Download 220-0-0-0-0-J Brice Abstract - Limits to Transparency

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Limits to Transparency: Risk, Knowledge and the government of food supply
chains in the shadow of Horsegate
The European horsemeat scandal of 2013 was widely characterised as a crisis of technologically
intensive, opaque, convoluted and poorly governed international food supply chains. In its
aftermath, British food businesses were urged to acquire greater knowledge of their suppliers and of
the provenance of the food they sold. This, it was argued, would enable them to better anticipate
and manage the potential risks lurking within their supply chains, and thus prevent future food fraud
scandals. As enhanced supply chain transparency was promoted as the solution to the ‘food fraud
crisis,’ purveyors of transparency solutions promised that contemporary data capture and analysis
technologies would make centralised oversight and control of food supply chains a reality, and
banish ‘bad surprises’ such as meat adulteration to the past.
Yet four years on, many food businesses’ knowledge of their supply chains still extends only as far as
their immediate suppliers. In this paper I will investigate why the promised technological fix to the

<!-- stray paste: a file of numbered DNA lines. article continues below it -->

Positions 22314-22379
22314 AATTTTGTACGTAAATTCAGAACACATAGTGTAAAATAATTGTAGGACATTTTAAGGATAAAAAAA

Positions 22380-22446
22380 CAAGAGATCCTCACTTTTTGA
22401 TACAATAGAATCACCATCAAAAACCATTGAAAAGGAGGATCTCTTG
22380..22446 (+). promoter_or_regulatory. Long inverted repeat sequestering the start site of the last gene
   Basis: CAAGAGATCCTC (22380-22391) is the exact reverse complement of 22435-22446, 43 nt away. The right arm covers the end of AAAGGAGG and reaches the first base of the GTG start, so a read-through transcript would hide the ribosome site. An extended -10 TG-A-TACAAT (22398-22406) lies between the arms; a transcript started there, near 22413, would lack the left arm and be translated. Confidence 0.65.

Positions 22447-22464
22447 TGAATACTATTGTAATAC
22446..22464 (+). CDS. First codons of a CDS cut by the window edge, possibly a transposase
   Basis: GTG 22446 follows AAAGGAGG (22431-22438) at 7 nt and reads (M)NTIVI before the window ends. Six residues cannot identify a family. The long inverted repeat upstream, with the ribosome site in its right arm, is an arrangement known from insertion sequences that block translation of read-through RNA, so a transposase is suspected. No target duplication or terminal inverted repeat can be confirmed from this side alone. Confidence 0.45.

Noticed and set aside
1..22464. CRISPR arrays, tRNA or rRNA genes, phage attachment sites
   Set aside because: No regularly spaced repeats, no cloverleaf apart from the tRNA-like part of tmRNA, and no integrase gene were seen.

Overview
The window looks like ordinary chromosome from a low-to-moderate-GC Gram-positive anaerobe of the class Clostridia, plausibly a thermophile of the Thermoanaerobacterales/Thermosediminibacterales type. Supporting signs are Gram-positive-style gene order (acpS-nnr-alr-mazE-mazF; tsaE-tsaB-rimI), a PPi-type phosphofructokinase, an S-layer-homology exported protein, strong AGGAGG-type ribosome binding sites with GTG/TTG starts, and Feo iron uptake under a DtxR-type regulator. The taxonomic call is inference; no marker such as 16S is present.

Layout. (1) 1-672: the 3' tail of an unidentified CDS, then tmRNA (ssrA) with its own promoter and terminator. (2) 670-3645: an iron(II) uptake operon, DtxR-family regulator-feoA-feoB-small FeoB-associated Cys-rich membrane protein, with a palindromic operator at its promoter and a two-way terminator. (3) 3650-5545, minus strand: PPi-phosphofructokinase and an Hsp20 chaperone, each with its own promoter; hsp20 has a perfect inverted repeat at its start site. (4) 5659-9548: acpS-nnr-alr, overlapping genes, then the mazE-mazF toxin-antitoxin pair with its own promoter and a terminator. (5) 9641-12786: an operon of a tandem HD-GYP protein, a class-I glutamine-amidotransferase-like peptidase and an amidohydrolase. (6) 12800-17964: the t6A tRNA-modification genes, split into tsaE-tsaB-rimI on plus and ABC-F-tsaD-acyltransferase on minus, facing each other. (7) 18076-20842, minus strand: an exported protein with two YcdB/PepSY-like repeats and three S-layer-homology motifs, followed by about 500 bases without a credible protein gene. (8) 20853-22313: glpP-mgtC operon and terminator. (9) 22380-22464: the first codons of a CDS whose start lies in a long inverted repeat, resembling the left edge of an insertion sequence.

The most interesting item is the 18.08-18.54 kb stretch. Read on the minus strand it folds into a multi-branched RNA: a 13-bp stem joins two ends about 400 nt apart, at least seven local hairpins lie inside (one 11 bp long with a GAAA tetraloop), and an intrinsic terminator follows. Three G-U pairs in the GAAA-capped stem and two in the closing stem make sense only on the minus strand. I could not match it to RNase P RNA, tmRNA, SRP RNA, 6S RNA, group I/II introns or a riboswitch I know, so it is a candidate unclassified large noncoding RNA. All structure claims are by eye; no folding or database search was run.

problem of supply chain opacity has failed to materialise. I will argue that its continued absence is
not simply the result of technical difficulties or corporate intransigence, but instead stems from food
businesses’ obligations under consumer protection legislation to take all reasonable precautions to
prevent their associates from violating food law. This duty means that it is often safer for food
businesses to cultivate a ‘strategic ignorance’ of the identities and activities of those involved in their
supply chains, for possession of such knowledge might expose them to prosecution in the event of a
breach of food law. In this paper I will examine the legal technologies which generate and maintain
this strategic ignorance of food supply chains, and explore their role in forestalling the promised
emergence of transparent food production and provisioning systems.